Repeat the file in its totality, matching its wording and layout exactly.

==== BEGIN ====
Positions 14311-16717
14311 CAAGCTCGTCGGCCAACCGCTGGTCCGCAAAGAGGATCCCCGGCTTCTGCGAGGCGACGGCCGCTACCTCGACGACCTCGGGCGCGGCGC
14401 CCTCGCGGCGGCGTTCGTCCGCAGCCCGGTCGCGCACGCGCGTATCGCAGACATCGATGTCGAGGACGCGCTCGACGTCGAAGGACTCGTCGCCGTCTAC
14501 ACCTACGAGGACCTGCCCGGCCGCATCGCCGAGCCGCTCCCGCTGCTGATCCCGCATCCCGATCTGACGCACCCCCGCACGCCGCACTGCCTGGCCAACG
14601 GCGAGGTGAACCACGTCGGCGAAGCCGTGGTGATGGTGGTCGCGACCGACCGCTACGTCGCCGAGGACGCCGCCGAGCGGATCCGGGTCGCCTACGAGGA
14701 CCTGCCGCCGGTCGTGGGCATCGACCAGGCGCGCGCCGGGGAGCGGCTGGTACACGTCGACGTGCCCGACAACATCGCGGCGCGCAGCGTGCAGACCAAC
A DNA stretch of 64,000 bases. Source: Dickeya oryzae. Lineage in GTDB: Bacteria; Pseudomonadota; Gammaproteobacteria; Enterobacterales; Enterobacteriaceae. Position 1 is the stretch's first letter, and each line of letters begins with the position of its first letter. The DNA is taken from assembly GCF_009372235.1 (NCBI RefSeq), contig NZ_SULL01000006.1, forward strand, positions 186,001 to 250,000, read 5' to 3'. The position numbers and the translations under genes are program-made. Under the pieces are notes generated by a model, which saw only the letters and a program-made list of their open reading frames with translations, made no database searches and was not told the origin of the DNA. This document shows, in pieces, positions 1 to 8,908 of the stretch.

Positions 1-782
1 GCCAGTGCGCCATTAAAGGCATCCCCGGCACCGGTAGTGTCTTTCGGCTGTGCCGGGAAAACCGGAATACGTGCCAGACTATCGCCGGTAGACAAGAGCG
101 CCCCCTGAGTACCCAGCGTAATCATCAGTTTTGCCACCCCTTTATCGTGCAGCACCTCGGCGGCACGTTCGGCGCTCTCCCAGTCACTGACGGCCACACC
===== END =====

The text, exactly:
Positions 14311-16717
14311 CAAGCTCGTCGGCCAACCGCTGGTCCGCAAAGAGGATCCCCGGCTTCTGCGAGGCGACGGCCGCTACCTCGACGACCTCGGGCGCGGCGC
14401 CCTCGCGGCGGCGTTCGTCCGCAGCCCGGTCGCGCACGCGCGTATCGCAGACATCGATGTCGAGGACGCGCTCGACGTCGAAGGACTCGTCGCCGTCTAC
14501 ACCTACGAGGACCTGCCCGGCCGCATCGCCGAGCCGCTCCCGCTGCTGATCCCGCATCCCGATCTGACGCACCCCCGCACGCCGCACTGCCTGGCCAACG
14601 GCGAGGTGAACCACGTCGGCGAAGCCGTGGTGATGGTGGTCGCGACCGACCGCTACGTCGCCGAGGACGCCGCCGAGCGGATCCGGGTCGCCTACGAGGA
14701 CCTGCCGCCGGTCGTGGGCATCGACCAGGCGCGCGCCGGGGAGCGGCTGGTACACGTCGACGTGCCCGACAACATCGCGGCGCGCAGCGTGCAGACCAAC
A DNA stretch of 64,000 bases. Source: Dickeya oryzae. Lineage in GTDB: Bacteria; Pseudomonadota; Gammaproteobacteria; Enterobacterales; Enterobacteriaceae. Position 1 is the stretch's first letter, and each line of letters begins with the position of its first letter. The DNA is taken from assembly GCF_009372235.1 (NCBI RefSeq), contig NZ_SULL01000006.1, forward strand, positions 186,001 to 250,000, read 5' to 3'. The position numbers and the translations under genes are program-made. Under the pieces are notes generated by a model, which saw only the letters and a program-made list of their open reading frames with translations, made no database searches and was not told the origin of the DNA. This document shows, in pieces, positions 1 to 8,908 of the stretch.

Positions 1-782
1 GCCAGTGCGCCATTAAAGGCATCCCCGGCACCGGTAGTGTCTTTCGGCTGTGCCGGGAAAACCGGAATACGTGCCAGACTATCGCCGGTAGACAAGAGCG
101 CCCCCTGAGTACCCAGCGTAATCATCAGTTTTGCCACCCCTTTATCGTGCAGCACCTCGGCGGCACGTTCGGCGCTCTCCCAGTCACTGACGGCCACACC